KISS – Monster (2012)
You wanted the best, you got the best! The hottest band in the world! Kiss! Kiss is back with their 20th studio album, Monster, the follow up to 2009’s fabulous Sonic Boom. Can Kiss repeat their spectacular performance from their last album, or will Monster fall flat on its face? That is a question that many die hard Kiss fans were wondering. Do these aging rockers still have what it takes to produce a record that fans are going to want to listen to over and over again?
If the album were judged solely on the strength of the first single (and first track), “Hell Or Hallelujah,” then the answer is no. “Hell Or Hallelujah” is not a strong song. It’s not a terrible piece of music, it is just plain, which is not something that one would expect from Kiss. Fortunately for fans all over the world, Monster contains more than just the lead track.
Monster is armed with typical Kiss themes of girls, music, girls, parties, girls, rock and roll, and girls. And even though they are aging rockers, they still make singing about girls and rock music a whole lot of fun. Kiss has delivered a phenomenal package of rock music that both long time fans and newcomers alike are going to love. After nearly 40 years in the business, Kiss still has what it takes to make a significant rock record that music lovers will want to hear.
“Wall Of Sound” is a terrific, hard rocker featuring lead vocals by Gene Simmons. Thankfully, this is not a self-centered Gene Simmons song about sleeping with thousands of women, or being the greatest human being alive. On “Wall Of Sound,” Gene reached a little deeper to not flaunt himself, but to sing about rock and roll and the wall of sound that makes fans excited. “Wall Of Sound,” can also be used as a metaphor for life, showing how the harder you try at something, the better you are going to be. It all comes down to the amount of effort a person is willing to put in. With slick solos by Tommy Thayer, and beautiful musical arrangements and chord changes, “Wall Of Sound” is one of the better songs to be found on Monster.
Tommy Thayer takes over lead vocals for the tantalizing “Outta This World.” This is a superb song with terrific solos, excellent changes, and a great beat. Hearing Tommy sing lead vocals is a real treat as well and left me wanting to hear Thayer sing lead on more songs. Thayer has a solid voice, is adept at crafting a song, and creates al highly enjoyable experience for the listener. I would much rather see Tommy Thayer perform “Outta This World” live, instead of “Shock Me.” Let’s hope that Kiss let’s Tommy’s original songs speak for themselves on the next tour.
“Long Way Down” is a nice melodic rocker composed and sung by Paul Stanley. The harmony vocals from Tommy Thayer add a nice touch and provide a pleasing balance with Paul’s voice. “Long Way Down,” is another of those great Kiss rock and roll songs, telling stories about the crowd, the music business, and continuing to make a significant contribution in rock and roll after many years. It’s always enjoyable when Paul writes from the heart, and “Long Way Down” feels like a song that Stanley really put all of his emotions into as a thank you to the fans.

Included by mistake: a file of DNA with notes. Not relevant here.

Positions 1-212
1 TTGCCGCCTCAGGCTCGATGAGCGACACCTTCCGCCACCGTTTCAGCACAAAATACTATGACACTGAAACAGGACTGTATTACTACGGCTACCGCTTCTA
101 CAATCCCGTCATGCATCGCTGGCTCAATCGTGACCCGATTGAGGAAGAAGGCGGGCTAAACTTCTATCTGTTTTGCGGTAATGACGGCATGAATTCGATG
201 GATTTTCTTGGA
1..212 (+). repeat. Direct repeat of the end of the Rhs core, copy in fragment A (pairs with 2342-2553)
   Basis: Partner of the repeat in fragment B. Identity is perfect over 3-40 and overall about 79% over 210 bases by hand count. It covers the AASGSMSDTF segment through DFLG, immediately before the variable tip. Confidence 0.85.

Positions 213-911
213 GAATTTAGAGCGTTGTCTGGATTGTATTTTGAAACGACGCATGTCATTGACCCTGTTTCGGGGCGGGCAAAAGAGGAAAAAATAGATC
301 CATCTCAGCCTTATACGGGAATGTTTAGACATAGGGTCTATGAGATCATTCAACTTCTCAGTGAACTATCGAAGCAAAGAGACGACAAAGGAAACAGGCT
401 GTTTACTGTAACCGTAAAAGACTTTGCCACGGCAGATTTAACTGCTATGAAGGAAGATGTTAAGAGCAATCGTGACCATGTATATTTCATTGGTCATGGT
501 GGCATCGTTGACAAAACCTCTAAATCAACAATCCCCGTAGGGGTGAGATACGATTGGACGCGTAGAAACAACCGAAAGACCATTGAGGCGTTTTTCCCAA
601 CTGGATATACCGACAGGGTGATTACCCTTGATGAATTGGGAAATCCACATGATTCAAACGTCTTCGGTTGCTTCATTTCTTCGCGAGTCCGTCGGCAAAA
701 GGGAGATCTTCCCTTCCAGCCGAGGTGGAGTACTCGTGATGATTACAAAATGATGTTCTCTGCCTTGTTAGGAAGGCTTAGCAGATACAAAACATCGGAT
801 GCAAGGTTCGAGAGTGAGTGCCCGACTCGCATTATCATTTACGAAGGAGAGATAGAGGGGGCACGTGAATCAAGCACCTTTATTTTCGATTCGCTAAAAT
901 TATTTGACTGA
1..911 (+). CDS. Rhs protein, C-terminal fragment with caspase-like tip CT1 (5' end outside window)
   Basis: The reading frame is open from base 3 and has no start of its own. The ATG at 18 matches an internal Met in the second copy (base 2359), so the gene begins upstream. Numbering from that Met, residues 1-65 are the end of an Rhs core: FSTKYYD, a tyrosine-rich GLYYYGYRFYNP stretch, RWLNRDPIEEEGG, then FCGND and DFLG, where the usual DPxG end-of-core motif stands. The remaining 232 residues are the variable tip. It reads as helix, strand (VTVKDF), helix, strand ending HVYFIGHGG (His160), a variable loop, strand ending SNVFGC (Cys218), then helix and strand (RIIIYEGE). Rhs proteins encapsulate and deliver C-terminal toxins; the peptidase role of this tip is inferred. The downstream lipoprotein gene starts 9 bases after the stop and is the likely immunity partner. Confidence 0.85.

“Take Me Down,” is one of the best tracks that Monster has to offer. Not surprisingly, this is a song about loving women and the sexual escapades that can only happen to a member of a rock band. What makes “Take Me Down” so grand is the depth provided in the music. While the lyrics are playful and light, the musical composition is deep and meaningful. It’s quite obvious that the addition of Tommy Thayer to the band has had a profound effect on Kiss. The extra layers of depth and creativity that Thayer provides has not gone unnoticed. He has been able to elevate Kiss to continue to make significant music.
“All For The Love Of Rock & Roll” finds Eric Singer on lead vocals, doing a fine job. While his voice is reminiscent of Peter Criss, Singer provides enough of his own personality to help “All For The Love Of Rock & Roll” stand out as his own song. Singing about performing the music for love, not for fame or girls, is a tired theme that has been revisited countless times by endless bands, but hearing Eric Singer give his take on the theme is still a treat for the ears. This is another song that I hope Kiss will consider performing in concert.
Once again, Kiss has delivered another high quality record. Monster is better than Sonic Boom, better than Psycho Circus, and rivals their albums of the 70s for greatest Kiss albums ever. Once again, Kiss has recorded music for the masses that already has fans wondering when they will release more. Because when something is this good, you just can’t get enough!
Rating: Out of 10
- Hell Or Hallelujah
- Wall Of Sound
- Back To The Stone
- Shout Mercy
- Eat Your Heart Out
- Long Way Down
- The Devil Is Me
- Outta This World
- Take Me Down
- All For The Love Of Rock & Roll
- Last Chance
Gene Simmons – Vocals, Bass Guitar
Paul Stanley – Vocals, Rhythm Guitar
Tommy Thayer – Lead Guitar, Vocals
Eric Singer – Drums, Vocals